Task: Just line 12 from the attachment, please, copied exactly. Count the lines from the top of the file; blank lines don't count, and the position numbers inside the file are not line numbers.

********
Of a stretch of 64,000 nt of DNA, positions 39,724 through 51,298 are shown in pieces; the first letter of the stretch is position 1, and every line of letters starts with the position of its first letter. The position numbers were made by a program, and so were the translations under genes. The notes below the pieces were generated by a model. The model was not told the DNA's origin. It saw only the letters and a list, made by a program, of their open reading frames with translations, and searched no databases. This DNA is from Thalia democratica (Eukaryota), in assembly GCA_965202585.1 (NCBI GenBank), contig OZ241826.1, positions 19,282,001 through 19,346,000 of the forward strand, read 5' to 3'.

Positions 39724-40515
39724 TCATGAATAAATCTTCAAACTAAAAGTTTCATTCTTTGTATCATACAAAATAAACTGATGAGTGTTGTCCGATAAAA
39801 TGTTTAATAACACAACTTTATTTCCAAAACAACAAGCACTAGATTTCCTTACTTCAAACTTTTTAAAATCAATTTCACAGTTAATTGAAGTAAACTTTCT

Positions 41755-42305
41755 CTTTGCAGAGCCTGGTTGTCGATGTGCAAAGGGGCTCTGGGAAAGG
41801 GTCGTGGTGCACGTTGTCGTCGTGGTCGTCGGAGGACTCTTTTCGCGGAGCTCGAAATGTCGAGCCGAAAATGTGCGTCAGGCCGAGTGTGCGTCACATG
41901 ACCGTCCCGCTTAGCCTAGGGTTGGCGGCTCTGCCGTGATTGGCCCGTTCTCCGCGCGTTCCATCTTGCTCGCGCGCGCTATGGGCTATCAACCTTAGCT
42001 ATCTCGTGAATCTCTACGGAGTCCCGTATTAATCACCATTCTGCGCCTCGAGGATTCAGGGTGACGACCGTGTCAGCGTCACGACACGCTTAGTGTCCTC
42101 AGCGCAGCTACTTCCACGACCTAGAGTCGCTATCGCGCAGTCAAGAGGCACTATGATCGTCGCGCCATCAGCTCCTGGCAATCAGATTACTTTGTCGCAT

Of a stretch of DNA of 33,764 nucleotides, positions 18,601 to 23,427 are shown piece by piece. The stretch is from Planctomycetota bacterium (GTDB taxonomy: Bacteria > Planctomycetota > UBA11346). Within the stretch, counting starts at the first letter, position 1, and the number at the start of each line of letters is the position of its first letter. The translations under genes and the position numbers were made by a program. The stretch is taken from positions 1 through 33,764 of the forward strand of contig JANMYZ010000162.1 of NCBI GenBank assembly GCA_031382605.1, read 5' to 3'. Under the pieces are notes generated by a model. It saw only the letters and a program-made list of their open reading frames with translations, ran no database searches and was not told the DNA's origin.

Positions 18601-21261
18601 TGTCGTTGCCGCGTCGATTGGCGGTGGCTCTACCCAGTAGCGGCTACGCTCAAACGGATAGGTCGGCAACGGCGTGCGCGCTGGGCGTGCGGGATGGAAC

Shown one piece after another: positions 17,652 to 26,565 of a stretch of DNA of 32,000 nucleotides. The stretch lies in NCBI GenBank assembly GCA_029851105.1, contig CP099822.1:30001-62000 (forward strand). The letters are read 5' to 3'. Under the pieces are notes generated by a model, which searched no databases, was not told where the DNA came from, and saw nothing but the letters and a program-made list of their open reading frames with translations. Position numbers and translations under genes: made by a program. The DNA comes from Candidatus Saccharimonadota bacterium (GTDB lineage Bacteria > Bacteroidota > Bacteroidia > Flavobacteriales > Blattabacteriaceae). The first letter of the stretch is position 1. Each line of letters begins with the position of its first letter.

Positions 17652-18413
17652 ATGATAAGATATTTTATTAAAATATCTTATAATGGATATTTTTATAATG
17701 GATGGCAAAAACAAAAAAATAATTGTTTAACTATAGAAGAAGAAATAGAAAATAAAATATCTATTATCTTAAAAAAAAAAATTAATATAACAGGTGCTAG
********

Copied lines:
Positions 18601-21261